It’s enhanced more hamburgers than Hamburger Helper. With French fries it has formed as perfect a union as peanut butter and chocolate, and it’s made the inedible edible. What is this marvelous, miraculous substance? Why, it’s none other than Heinz Ketchup, the taste loved ’round the world.
Henry J. Heinz, the son of German immigrants Frederick and Margaretta (Schmit) Heinz, was born in 1844 in Birmingham in what is now known as the South Side section of Pittsburgh. When Henry was five, his family moved to Sharpsburg, a suburb outside the city. To make extra money, the young Heinz sold his mother’s excess produce door-to-door. When he was older, he began to bottle horseradish and sell it from a horse-drawn wagon. As his business grew, Henry added products like sauerkraut, vinegar, and pickles. He expanded his product line to include ketchup in 1876.
Heinz didn’t invent ketchup, but he certainly perfected it. Records show that as early as the beginning of the 1800s, the first Americans were making and bottling their own ketchup. Recipes from those times reveal that it was an arduous process. Ripe tomatoes were first squeezed to form pulp and then combined with salt, a mixture that was boiled for two hours, constantly stirring. This hot mix was then pushed through a sieve, seasoned, and then boiled again until thickened. When it cooled, the resulting condiment was bottled. In this primitive version of ketchup, one hundred tomatoes yielded four or five bottles capable of being shelved for up to three years.
According to legend, Heinz’s ketchup may have been an adaptation from a Chinese recipe for a thick sauce blended from tomatoes, special seasonings, and starch. Certainly, Heinz was always interested in using the finest, juiciest tomatoes, and Henry himself displayed a genius for marketing.
Americans fell in love with Heinz ketchup, and by 1907, Heinz was selling 12 million bottles of it a year, shipping it to countries all over the world. Pulitzer Prize winning writer Edith Wharton dubbed Heinz one of the “Lords of Pittsburgh” along with Carnegie, Frick, Mellon, and Westinghouse. Today, Heinz sells more than 650 million bottles of ketchup a year, exporting them to 200 countries around the globe.
Milk has long been touted as nature’s perfect food, as it contains almost all the nutrients the human body needs. But food is more than nutrition; it is about taste as well, and Heinz ketchup has been deemed by experts to possess an almost perfect taste.
Malcolm Gladwell examined the Heinz ketchup phenomenon in his 2009 book What the Dog Saw. Gladwell consulted Gary Beauchamp, the head of the Monell Chemical Senses Center, who claims that humans possess five known fundamental tastes: salty, sweet, sour, bitter, and umami. Umami, which in Japanese means “delicious” or “yummy,” has only been recently discovered and is difficult to define. The yummy umami taste comes from a substance called glutamate. Most living things possess glutamate, but when they die, the glutamate particles break apart and become L-glutamate.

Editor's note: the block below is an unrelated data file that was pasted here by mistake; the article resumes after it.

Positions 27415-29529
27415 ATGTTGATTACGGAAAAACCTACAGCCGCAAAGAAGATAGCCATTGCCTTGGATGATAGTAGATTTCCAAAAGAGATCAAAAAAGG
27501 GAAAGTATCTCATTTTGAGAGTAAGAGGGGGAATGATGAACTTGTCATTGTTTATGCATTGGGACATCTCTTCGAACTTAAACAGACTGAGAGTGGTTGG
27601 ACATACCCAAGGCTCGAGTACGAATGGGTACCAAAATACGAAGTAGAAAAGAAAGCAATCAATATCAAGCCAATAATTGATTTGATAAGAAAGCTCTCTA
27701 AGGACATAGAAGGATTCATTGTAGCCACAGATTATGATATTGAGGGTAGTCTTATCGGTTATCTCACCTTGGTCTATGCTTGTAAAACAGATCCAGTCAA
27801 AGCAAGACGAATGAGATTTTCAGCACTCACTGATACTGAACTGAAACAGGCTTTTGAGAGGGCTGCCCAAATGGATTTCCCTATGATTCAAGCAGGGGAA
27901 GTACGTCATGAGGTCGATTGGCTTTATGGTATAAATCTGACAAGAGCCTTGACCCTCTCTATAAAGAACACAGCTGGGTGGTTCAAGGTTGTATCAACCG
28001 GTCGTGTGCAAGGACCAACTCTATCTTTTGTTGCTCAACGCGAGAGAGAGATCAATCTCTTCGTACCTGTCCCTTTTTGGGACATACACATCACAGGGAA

This particle breakdown occurs when meat cooks, cheese ages, soy sauce ferments, and fruits and vegetables ripen under the sun. It has been discovered that humans have L-glutamate receptors. Some experts describe umami as savory, but the best way to describe it is as the “other” taste, the one that is not salty, sweet, sour, or bitter. For its part, Heinz ketchup hits every taste on the human palate, making it the king of condiments.
Others have tried to swipe the ketchup crown from Heinz, but have failed. Apparently, Henry Heinz, when he was developing his ketchup, included a greater percentage of tomato solids, which boosted the amount of umami. Heinz’s recipe also included a greater concentration of vinegar, which increased the acidity, making it more sour than its competitors. He also doubled the sugar, hitting the tongue’s sweet spot. Since all ketchup starts with tomatoes and salt, its base is already salty and bitter.
According to Gladwell’s book, Heinz came up with a condiment that pushed all five of these primal buttons. The taste of Heinz’s ketchup began at the tip of the tongue, where our receptors for sweet and salty first appear, moved along the sides, where sour notes seem the strongest, then hit the back of the tongue, for doses of umami and bitter flavor, all in one long crescendo. How many foods in the supermarket aisles run the sensory spectrum so perfectly?
People are intensely loyal to Heinz ketchup, often refusing to use any other brand. And devotees don’t relish the idea of perfection being messed with, even when it’s Heinz doing the messing. In the early 2000s, the Heinz company introduced a spectrum of colored ketchups. They sold well, especially to parents with children, but purists, as it turned out, preferred the traditional red. Today, Heinz ketchup only comes in its original color.
Heinz ketchup has been calculated to flow from its glass bottle at the speed of .028 miles per hour. This rate of flow is tested by the company’s quality assurance department, and if the ketchup flows any faster, that batch of ketchup is rejected.
That deliciously slow flow rate often causes a bit of anticipation on the part of the ketchup user. There is a secret to getting it to come out faster from the glass bottle. According to Heinz, if you firmly tap the “57” logo, the “sweet spot,” on the neck of the bottle, it will release faster from the bottle. They say patience is a virtue, and those who love Heinz ketchup don’t mind waiting a bit for perfection on their plate.
While wine connoisseurs debate where the best vinos hail from. Aficionados argue over who makes the best barbecue. However, there is no disputing that the best ketchup comes from Pittsburgh. No matter where you may roam in the world you’ll find Heinz ketchup. It is known as the quintessential condiment.
By Diane Gliozzi